HOW will history remember US President Barack Obama in 2030? Will it be limited to appearances, in the ascendency of a black man to the White House? Will his efforts in transforming healthcare be brilliant or bankrupt? For this is the year in which the US is set to achieve energy self-sufficiency, having overtaken Saudi Arabia as the world’s largest oil producer some years prior.
Unimaginable five years ago, the prospect of this new reality has significant implications for a man seeking a Lincoln-esque legacy. But legacy has conditions.
Modern presidents are nothing if not paradoxical, rife with inconsistencies and contradictions. During his second-term inauguration speech this month, Obama declared: "We will respond to the threat of climate change."
The green lobby was ecstatic. Demonstrating a suspiciously selective grasp of recent events, they took to partisan media to express their delight, but in their euphoria few among them recalled that environmental issues — particularly climate change — featured prominently in Obama’s campaign in the prelude to his first term, yet translated into zero substance in the latter period.
To date, the global response to the threat of climate change is thus: rarely in history has there ever been a collective exercise undertaken with such clod-hopping folly, characterised by the breathtaking ineptitude of governments kowtowing to a sometimes hysterical fringe intent on cutting off the nose to spite the face.
The consequences have been so ghastly they barely warrant repetition; the violation of agriculture in the pursuit of biofuel, particularly in impoverished countries, is so patently contemptible a solution, it alone illustrates the degeneration of this issue to a point where reasonable argument is now virtually impossible.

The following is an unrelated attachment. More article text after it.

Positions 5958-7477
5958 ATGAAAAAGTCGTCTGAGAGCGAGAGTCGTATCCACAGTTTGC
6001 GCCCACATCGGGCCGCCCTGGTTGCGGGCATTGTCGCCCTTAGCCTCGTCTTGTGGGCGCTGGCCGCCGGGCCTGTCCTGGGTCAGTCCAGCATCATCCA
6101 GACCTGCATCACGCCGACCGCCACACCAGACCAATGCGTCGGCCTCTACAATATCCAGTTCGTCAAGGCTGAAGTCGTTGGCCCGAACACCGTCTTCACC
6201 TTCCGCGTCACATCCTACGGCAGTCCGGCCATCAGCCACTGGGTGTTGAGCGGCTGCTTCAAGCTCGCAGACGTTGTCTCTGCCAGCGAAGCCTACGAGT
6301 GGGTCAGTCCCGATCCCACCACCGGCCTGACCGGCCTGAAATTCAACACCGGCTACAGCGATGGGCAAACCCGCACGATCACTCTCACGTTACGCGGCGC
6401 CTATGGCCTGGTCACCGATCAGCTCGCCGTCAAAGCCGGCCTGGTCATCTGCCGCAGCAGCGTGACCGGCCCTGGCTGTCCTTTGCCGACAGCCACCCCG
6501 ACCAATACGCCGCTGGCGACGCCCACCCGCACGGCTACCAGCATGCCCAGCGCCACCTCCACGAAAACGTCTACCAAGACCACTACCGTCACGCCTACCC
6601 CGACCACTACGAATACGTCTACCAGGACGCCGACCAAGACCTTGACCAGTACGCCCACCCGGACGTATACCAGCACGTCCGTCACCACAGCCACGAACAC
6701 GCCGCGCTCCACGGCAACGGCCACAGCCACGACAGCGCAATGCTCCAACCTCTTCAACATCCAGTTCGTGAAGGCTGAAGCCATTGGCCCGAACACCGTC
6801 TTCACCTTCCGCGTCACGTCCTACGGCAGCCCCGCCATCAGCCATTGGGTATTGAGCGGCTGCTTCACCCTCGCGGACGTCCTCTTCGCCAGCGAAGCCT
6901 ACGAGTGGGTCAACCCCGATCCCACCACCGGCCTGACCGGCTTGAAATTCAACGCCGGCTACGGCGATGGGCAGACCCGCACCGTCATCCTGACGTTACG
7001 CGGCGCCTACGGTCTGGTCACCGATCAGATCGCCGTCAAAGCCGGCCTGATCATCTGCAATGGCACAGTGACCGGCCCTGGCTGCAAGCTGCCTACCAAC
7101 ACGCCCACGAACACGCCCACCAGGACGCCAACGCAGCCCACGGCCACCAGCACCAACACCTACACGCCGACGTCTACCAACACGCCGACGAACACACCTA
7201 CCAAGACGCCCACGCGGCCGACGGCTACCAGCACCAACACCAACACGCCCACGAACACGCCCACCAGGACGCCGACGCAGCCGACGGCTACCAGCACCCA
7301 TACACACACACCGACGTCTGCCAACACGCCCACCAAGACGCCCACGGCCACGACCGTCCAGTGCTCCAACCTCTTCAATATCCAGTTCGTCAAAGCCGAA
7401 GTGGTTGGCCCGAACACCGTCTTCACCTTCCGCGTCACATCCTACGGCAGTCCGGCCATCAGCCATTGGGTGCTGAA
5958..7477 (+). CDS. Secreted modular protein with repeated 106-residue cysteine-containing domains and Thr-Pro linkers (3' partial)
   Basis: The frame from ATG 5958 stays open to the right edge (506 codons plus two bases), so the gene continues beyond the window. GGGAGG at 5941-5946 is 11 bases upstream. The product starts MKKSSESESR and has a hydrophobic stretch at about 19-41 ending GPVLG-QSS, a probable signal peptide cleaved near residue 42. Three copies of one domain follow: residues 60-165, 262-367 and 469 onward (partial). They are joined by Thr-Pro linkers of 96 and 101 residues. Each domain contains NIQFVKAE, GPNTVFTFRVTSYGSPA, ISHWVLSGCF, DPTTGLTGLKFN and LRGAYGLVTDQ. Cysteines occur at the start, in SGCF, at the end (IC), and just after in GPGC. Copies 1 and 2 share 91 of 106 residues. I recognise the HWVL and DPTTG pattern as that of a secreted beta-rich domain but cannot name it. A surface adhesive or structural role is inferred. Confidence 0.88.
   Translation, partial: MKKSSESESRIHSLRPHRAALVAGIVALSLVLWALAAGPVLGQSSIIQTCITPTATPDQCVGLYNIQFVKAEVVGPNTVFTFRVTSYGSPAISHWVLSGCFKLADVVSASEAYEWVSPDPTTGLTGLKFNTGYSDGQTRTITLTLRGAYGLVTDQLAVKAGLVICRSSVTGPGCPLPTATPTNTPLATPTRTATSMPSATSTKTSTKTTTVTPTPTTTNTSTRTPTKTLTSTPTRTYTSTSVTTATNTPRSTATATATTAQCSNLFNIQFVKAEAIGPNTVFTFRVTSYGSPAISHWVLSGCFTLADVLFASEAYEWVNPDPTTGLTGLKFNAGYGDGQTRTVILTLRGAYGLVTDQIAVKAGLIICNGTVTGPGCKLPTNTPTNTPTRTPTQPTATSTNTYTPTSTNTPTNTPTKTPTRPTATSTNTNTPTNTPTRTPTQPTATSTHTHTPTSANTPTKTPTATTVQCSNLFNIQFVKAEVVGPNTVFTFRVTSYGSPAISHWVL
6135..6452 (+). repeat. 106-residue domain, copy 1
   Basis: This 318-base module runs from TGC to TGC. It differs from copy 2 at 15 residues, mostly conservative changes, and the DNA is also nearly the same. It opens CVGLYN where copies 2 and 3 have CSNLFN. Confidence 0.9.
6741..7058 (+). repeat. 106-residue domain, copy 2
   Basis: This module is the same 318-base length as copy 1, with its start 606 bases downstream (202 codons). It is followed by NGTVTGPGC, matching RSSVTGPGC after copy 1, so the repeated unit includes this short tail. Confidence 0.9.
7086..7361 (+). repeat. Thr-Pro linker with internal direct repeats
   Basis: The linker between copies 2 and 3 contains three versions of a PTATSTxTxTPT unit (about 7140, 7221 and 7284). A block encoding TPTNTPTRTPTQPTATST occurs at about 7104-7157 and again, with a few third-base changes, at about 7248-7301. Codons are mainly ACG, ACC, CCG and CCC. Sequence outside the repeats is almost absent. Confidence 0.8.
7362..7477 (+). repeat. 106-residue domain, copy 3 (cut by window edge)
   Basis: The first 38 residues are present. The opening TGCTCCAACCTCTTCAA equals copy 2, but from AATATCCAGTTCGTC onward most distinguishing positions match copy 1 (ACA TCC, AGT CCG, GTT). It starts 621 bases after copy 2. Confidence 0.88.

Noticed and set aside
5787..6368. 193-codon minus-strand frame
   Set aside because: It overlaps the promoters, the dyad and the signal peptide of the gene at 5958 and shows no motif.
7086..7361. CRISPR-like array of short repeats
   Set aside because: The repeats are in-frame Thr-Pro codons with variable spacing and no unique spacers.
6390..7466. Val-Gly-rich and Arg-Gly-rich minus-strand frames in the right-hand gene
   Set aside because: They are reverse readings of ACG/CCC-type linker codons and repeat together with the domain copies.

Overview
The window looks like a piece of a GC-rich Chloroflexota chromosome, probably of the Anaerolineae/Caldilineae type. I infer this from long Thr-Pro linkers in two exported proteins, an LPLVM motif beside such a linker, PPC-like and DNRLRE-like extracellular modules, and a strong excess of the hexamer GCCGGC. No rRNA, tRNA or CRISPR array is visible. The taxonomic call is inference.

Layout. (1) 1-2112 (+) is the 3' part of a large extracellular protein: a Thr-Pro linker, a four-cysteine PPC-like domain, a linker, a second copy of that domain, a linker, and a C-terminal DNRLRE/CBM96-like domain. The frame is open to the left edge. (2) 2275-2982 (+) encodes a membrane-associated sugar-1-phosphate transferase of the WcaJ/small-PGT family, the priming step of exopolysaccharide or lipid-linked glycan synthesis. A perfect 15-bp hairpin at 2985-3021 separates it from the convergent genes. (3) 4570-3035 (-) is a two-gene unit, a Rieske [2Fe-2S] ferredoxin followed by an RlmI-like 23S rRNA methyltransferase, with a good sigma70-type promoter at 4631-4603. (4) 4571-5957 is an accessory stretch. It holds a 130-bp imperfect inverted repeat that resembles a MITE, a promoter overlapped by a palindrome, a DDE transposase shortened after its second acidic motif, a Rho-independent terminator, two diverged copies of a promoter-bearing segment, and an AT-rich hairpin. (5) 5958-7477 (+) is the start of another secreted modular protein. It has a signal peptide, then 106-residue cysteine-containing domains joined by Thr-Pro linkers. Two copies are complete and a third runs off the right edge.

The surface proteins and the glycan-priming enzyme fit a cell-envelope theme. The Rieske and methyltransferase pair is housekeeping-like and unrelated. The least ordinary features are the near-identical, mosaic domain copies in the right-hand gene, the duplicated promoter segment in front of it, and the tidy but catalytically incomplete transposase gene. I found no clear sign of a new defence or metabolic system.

Into this stalemate storms arguably the most successful yet controversial practice of gas extraction ever designed. Hydraulic fracturing, or fracking, has been destined as the cornerstone of US energy ambitions — and has already transformed the local economies of states such as Pennsylvania and North Dakota. The excitement has also rippled across the Atlantic and found a staunch ally in London mayor Boris Johnson, the man widely tipped to become Britain’s next prime minister.
Calculations of shale-gas deposits in both developed and developing economies offer not only a means of achieving elusive stability or growth, but also go some way in undermining the endless harm inflicted by the "response" thus far.
It is a myth, beloved by Hollywood, that fracking was invented yesterday and hence its impact cannot be scrutinised comprehensively yet. France — under increasingly unpopular, mediocrity-worshipping, anti-prosperity President Francois Hollande — banned fracking in 2012, in possibly the greatest effort in shortsightedness in modern European history.
While Obama differs from his French counterpart — he at least respects the fundamental basics of successful economics — he must acknowledge an inalienable truth in the context of legacy: in the US today, you cannot be for the benefits of energy growth and against fracking.
Ultimately, Obama would be making a critical error if he halted such advances purely on the basis of environmental concerns. For one, the anti-fracking lobby’s dossier features not one single certified complaint, but rather a huge number of mysterious theories and unfounded allegations regarding water contamination.
Furthermore, history, in particular US history, does not take kindly to dithering presidents — Jimmy Carter’s hopeless efforts during the Iranian hostage crisis soiled what had been a relatively successful term. Obama’s successes in steadying the economy and the elimination of Osama bin Laden are threatened when the president addresses the subject of climate change — unless he believes that sentiment alone is enough to satisfy this lobby to whom the notion of good news is simply repulsive.
He has the opportunity to surpass the racial and social components of his terms as president by assuming the thrust of the US’s energy ambitions. In doing so, he will design the architecture on which the future of that country’s successes will be built. Surely no president could cast a greater legacy.
• Reader is the co-founder and chief investment officer of RE:RE Capital.